This week in labor

‘Everyone stuck together’; Derailment averted; America’s ‘Roads scholars’; Unions form Delphi coalition;Boeing strikers in Ala. free speech victory

Canadian teachers force govt retreat

VANCOUVER, British Columbia — After two weeks of striking in defiance of government anti-strike laws, British Columbia’s 38,000 public school teachers returned to the classroom Oct. 24, strongly united for the next round of battles for the education system. Members of the B.C. Teachers Federation (BCTF) voted 77.6 percent to support their leadership’s call to accept settlement terms proposed by mediator Vince Ready.

World Notes

Russia: Ford workers strike; Canada: Labor vows solidarity with indigenous peoples; Uruguay: Health workers strike; Nigeria: Charge new human rights violations; Korean Peninsula: Working together for Olympics

Holiday canceled, but 200,000 celebrate Russian Revolution

Though the long-standing Nov. 7 holiday celebrating the anniversary of the Russian Revolution has been canceled, press reports indicate that nearly 200,000 people throughout the country observed the holiday anyway, with rallies, demonstrations and ceremonies.

In Berlin New faces with old policies?

BERLIN — Everything has changed! Nothing has changed! A new coalition is taking shape in Berlin. Former Prime Minister Gerhard Schroeder has been replaced by the first woman to head a German government, Angela Merkel. She’s an East German at that, though she has never pushed for the rights of women or East Germans.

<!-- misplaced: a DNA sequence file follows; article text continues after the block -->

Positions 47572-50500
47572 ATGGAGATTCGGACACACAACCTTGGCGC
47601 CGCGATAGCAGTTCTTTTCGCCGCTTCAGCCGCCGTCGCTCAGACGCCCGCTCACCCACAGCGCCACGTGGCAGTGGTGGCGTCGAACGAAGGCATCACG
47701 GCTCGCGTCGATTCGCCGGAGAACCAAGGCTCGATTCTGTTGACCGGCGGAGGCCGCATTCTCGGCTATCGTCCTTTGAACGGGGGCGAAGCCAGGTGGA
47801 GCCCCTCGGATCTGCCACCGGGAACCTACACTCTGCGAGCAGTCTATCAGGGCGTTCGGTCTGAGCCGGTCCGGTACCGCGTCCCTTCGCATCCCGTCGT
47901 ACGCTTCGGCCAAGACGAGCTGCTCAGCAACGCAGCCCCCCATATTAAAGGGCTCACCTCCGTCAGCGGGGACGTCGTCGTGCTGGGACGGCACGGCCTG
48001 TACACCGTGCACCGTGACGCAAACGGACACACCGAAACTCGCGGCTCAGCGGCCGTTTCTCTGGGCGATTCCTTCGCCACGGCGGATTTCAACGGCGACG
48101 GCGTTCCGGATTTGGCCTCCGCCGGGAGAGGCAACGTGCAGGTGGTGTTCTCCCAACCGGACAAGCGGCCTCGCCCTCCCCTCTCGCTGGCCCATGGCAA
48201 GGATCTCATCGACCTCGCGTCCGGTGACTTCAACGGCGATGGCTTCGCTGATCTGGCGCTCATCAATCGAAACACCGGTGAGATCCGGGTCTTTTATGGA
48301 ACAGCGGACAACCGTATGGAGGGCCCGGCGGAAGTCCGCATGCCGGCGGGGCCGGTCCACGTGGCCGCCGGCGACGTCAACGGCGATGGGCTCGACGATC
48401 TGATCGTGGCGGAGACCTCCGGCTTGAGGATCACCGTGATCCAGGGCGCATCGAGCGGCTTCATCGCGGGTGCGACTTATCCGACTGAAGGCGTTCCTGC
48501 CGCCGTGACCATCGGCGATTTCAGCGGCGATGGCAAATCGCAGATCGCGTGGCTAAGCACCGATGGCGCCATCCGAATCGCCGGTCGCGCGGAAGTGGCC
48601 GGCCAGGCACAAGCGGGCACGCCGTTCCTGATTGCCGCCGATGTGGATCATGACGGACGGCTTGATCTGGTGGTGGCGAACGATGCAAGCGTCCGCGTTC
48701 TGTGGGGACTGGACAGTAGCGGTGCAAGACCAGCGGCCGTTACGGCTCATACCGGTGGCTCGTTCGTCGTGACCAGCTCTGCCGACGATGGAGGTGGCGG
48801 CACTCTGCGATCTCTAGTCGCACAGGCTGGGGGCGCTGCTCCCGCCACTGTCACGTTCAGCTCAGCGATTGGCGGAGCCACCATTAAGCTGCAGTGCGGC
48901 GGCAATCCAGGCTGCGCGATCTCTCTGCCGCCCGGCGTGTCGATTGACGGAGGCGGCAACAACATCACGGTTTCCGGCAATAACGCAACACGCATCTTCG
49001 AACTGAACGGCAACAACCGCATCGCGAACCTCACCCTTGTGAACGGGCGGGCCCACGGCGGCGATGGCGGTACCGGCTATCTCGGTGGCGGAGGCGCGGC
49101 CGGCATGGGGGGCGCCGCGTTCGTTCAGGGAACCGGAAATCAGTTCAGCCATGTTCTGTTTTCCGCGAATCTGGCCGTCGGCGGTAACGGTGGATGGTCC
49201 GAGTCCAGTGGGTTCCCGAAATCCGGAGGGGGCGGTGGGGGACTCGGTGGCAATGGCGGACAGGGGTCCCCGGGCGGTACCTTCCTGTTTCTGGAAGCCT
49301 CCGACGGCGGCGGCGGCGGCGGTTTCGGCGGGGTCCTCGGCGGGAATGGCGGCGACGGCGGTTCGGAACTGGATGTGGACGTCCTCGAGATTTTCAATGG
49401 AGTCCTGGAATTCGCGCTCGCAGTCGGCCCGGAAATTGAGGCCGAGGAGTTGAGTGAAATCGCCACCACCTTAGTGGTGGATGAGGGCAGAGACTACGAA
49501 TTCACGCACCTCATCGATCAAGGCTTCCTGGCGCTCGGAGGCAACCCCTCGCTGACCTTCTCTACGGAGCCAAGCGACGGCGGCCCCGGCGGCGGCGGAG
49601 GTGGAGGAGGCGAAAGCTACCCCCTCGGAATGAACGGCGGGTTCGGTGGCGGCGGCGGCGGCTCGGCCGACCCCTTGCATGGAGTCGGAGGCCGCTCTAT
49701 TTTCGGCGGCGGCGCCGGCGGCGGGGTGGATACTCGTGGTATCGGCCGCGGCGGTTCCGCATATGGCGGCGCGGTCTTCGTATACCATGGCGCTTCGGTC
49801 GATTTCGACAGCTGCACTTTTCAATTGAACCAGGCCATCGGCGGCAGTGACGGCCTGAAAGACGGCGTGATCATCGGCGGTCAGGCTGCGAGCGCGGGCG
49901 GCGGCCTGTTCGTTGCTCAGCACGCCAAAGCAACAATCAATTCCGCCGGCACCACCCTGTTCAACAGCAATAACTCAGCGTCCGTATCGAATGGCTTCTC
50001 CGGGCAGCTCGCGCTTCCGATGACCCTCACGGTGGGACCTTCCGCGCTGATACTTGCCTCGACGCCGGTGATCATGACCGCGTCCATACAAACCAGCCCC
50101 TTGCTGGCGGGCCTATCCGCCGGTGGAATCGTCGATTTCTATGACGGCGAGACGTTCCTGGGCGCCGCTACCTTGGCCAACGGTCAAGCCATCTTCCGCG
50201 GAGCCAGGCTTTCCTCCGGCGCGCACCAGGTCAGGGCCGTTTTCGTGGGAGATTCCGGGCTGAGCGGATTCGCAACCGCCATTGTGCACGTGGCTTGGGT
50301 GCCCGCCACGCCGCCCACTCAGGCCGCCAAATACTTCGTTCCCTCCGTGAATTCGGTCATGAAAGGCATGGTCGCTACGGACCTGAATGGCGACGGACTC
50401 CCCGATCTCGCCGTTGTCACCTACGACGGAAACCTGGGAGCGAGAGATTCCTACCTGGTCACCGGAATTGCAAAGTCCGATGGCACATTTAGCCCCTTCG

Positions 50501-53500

Iranian party slams leaders comments on Israel

In an Oct. 29 statement, the Tudeh Party of Iran denounced President Mahmoud Ahmadinejad for his statement earlier that month calling Israel a “disgraceful blot … that should be wiped off the face of the world.”

New York University grad students strike

NEW YORK — New York University’s graduate assistants’ union, GSOC/UAW 2110, began a strike Nov. 9 after NYU, using a 2004 National Labor Review Board ruling, failed to bargain with the union. The strike, which has national implications, has attracted widespread campus, community and labor support.

Rosa Parks: courageous fighter for justice

On Dec. 1, 1955, Rosa Louise Parks, like all Black people who traveled by public transportation in Montgomery, Ala., boarded the front door of the metropolitan bus and paid her fare to the driver. Then she had to immediately get back off the bus, walk to the back door of the bus, re-enter and take a seat in the section labeled “for colored only.” Three stops later the bus was filling up with white people.

Anti-Wal-Mart film makes nationwide grassroots splash

Predicted as the largest ever grassroots-based film release, the documentary “Wal-Mart: The High Cost of Low Price” is set to open at 7,000 locations around the country Nov. 13-19. Wal-Mart executives, apparently terrified of the new negative publicity on top of an already burgeoning anti-Wal-Mart movement, have launched an attack campaign against the movie.

Gulf Coast update

Shoddy levees may spur legal actionBillions needed; Senate to Gulf states: ‘Drop dead!’; Category 5 levees a must; Brown’s e-mail disaster; Plumbers wanted

13 4 5 6 79